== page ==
Your Business Coach isn't your boss

Why your business coach isn’t your boss

Your Business Coach isn't your boss

Why your business coach isn’t your boss

I see an increasing trend of people who have started their business after many years of working for a large organisation. Ex-corporates who have either been made redundant one too many times or have left the rat race to get a better balance in their life (I’m one myself). In my experience, those who want to do well tend to seek the advice of professional business advisors. Whether a business coach or mentor or maybe even your accountant, they look for someone who can help them develop a better business. This is often where things can start to go wrong.

Filling the void

When you spend a long time in a particular situation it can be very easy to get comfortable with it. Whilst your boss can often be on the top of your list of reasons why you left work, having a boss can seem like an attractive idea. Particularly when that boss is an idealised version of what a boss should be. We convince ourselves that a boss who we’ve hired and who we pay could be a great solution. This is where so many business coaches come in. We are offered accountability, advice, support, knowledge, experience and so many other things that we need when starting and running a successful business, so we put that advisor or coach in the role of our new boss. We just need to be careful that this doesn’t come at a price.

Independence Day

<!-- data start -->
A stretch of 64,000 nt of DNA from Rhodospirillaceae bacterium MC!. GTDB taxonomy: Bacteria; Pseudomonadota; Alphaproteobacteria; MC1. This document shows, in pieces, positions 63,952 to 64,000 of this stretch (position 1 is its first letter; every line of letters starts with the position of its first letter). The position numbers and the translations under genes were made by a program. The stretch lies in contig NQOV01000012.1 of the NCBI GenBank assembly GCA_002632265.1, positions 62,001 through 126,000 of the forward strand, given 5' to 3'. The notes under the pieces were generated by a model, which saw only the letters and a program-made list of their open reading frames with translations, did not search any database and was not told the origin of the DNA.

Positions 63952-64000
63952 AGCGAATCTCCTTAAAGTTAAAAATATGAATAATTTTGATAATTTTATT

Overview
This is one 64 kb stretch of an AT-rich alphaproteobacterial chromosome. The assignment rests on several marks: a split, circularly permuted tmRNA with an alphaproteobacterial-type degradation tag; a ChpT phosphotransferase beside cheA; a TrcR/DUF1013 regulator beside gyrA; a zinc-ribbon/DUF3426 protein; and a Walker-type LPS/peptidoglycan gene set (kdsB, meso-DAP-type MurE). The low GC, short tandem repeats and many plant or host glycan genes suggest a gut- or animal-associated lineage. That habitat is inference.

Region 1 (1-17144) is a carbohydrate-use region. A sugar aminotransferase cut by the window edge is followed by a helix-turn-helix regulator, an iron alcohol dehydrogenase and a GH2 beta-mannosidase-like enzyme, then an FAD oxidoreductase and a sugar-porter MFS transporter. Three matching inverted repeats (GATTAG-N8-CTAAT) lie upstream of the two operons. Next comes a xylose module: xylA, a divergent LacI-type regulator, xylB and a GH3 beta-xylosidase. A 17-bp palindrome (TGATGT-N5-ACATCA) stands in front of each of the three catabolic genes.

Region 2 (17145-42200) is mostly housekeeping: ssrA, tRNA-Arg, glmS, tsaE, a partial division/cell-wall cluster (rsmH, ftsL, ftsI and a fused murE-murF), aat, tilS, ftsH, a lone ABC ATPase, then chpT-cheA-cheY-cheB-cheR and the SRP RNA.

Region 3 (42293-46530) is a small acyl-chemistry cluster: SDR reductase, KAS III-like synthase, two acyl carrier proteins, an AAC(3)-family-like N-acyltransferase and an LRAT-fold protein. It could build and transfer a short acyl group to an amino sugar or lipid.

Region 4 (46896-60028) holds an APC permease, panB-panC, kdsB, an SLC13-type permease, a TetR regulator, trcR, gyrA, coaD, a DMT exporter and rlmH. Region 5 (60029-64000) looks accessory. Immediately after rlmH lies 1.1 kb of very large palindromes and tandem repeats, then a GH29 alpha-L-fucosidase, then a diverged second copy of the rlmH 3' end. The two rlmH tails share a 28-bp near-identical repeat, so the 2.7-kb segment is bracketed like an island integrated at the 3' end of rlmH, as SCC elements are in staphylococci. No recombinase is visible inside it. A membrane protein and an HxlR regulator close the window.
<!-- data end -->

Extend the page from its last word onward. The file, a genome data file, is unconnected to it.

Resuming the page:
The day that you start your own business is your independence day, the start of something new that you control, something that you are in charge of and you own. So no matter what happens in your business this is the one thing that you should never give up. Having a boss is exactly that, it’s giving up your ability to make your own decisions, it’s giving up your ability to control your own destiny. So you might wonder why anyone in this situation would want a boss or why anyone would accept this kind of working relationship.

So who fault is that?

The answer is that fault lies on both sides of the relationship. The reason why people relinquish control to someone else for the decisions is that in doing so we have a safety net in place, we have someone to blame if things don’t go the way that we want. We want someone to lead us because it is a lot more challenging to lead ourselves

The other side of the coin is that many business coaches and advisors are ex-corporates themselves. They have spent years managing staff as well as fulfilling their own job role and expertise. So when faced with someone who wants/needs their help they fall back into the leader/manager role, one in which they have been comfortable for so long.

So what’s the solution?

Whether you’re a business advisor or someone who is looking for support in developing your business, it is still important to seek advice and support but to do so you have to forge a new kind of relationship. It’s not about boss and employee, nor is it about expert and novice, it is two individuals coming together to create something that neither of them could on their own. The act of co-creation makes every business interaction unique and every relationship unique. This is how we can develop a business relationship where both parties are equal and both get the true benefit from working with each other.

If you’ve just hired a business¬†coach and realised that you got another boss then sack this one as well and hire yourself a co-creator. Someone who views you as an equal in the relationship and will let you stay in charge of your own business.

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